Additionally, many users often need to allow other people access to their online accounts, even if for a limited purpose or time. For example, a manager at a company may be on a business trip, and may need to transfer some funds from an investment account to a checking account. If he or she does not have access to the Internet, he or she may call a secretary or spouse, give them the website address, their usernames and password, and ask for them to make the transfer online for them.
As a result, some user's expect that their passwords and even usernames will be comprised over time, so they routinely change their passwords and/or account usernames. Some online accounts, however, do not allow the account username to be changed, so the user's may actually close the old account and create a new one.
This process of manually managing accounts, usernames, and passwords through changes over time only accentuates the aforementioned problems.
Therefore, there is a need in the art for a system and method for establishing or selecting account passwords which do not have common or recurring values, but which allows the user to avoid remembering or recalling a wide variety of difficult to remember (e.g. non-logical) values. Additionally, there is a need in the art for this system and method to provide adequate security from complete compromise if the central repository is compromised.
One attempt at solving this information management problem that exists today is embodied in browsers such as Microsoft's™ Internet Explorer™ (“IE”), which “remembers”all the text which a user has typed previously into web forms. This data is then shown in a drop-down menue when a user enters his/her registration information, but the user must select which data to use if multiple data exists. In addition, the drop-down data may include information previously entered by other users of the same computer, which leads to a potential security lapse. Furthermore, the user still has the problem of managing multiple account login data in a potentially insecure fashion.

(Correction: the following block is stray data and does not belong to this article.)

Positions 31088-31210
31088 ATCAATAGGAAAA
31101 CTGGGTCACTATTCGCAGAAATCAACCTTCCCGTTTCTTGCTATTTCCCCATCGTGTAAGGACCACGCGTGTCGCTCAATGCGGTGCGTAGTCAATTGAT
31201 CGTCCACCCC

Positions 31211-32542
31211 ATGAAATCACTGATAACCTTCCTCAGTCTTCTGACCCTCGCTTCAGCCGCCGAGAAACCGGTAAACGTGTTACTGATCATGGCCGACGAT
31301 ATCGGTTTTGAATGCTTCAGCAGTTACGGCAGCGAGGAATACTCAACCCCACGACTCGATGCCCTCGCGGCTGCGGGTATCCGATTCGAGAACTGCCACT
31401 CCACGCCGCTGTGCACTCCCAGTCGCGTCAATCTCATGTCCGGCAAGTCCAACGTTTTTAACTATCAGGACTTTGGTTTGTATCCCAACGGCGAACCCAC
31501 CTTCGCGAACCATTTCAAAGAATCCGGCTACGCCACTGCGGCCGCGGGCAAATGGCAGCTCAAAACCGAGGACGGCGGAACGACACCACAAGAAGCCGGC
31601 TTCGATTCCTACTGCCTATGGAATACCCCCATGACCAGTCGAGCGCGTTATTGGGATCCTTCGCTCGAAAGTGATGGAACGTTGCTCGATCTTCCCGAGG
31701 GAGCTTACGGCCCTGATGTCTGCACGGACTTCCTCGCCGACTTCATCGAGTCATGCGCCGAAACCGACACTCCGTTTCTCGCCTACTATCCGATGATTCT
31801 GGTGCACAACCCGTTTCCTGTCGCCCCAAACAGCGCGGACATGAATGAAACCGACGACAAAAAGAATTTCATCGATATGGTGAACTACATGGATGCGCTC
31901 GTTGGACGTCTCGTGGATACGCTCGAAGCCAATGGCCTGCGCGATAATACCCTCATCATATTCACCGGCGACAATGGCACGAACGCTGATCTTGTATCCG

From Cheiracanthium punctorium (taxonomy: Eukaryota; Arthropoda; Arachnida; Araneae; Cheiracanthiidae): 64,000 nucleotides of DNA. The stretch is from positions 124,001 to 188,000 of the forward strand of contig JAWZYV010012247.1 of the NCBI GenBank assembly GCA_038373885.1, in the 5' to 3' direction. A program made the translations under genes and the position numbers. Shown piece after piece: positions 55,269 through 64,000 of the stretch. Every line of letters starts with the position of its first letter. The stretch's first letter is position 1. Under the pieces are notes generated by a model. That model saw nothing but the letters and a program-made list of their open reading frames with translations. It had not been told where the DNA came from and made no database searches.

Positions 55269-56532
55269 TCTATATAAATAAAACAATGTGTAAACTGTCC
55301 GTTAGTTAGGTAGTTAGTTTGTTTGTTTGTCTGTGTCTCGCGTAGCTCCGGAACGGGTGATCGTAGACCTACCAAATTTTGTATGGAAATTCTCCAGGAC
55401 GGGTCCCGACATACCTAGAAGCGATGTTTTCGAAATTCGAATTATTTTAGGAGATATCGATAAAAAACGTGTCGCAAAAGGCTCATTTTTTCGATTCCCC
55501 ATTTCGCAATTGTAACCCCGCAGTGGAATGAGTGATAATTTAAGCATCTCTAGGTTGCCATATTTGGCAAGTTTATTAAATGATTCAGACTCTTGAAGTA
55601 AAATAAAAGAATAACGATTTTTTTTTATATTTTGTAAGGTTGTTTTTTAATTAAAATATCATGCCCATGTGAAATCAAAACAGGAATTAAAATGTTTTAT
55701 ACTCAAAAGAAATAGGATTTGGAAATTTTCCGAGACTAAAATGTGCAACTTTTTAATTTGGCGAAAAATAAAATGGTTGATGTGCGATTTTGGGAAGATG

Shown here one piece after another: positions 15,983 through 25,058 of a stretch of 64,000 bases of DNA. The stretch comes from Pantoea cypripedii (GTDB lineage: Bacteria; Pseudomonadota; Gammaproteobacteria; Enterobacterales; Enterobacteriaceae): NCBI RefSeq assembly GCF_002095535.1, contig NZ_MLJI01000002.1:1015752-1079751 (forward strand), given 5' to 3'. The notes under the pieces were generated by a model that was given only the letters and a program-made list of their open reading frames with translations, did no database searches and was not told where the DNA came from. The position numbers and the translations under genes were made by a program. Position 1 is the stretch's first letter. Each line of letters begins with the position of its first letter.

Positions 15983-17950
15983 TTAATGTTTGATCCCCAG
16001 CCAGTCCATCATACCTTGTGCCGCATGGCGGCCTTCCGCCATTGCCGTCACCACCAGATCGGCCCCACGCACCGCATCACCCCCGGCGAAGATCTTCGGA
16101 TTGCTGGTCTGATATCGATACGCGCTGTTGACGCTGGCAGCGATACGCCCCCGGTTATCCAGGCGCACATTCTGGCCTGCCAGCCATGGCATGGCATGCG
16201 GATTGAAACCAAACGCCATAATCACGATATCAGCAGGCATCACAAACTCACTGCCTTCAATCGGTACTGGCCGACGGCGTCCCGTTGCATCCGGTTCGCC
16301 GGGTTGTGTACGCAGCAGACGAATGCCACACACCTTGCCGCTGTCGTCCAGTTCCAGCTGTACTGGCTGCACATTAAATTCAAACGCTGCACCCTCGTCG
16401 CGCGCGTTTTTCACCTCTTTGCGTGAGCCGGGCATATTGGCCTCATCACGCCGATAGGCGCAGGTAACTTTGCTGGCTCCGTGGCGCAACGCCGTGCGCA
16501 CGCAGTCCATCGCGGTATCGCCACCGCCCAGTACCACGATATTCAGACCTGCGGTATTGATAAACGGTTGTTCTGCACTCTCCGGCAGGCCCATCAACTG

Other known attempts at solving this problem includes Google's™ “AutoFill” technology, and similar processes. These processes are designed to automatically complete web forms, including login screens, but actually have numerous limitations upon closer analysis. Firstly, a user's personal information is stored on each user's local computer, with their corresponding security issues and convenience limitations (e.g. the user's data input originally on one computer would not be available when the user logs in from another computer). Secondly, AutoFill requires web page authors to define field names using the Electronic Commerce Modeling Language (“ECML”) standard, and currently there are only limited fields that AutoFill can complete. As a result, most registration and log in pages today are not compatible. AutoFill is also not National Language Support (“NLS”) enabled, as it only supports English at this time.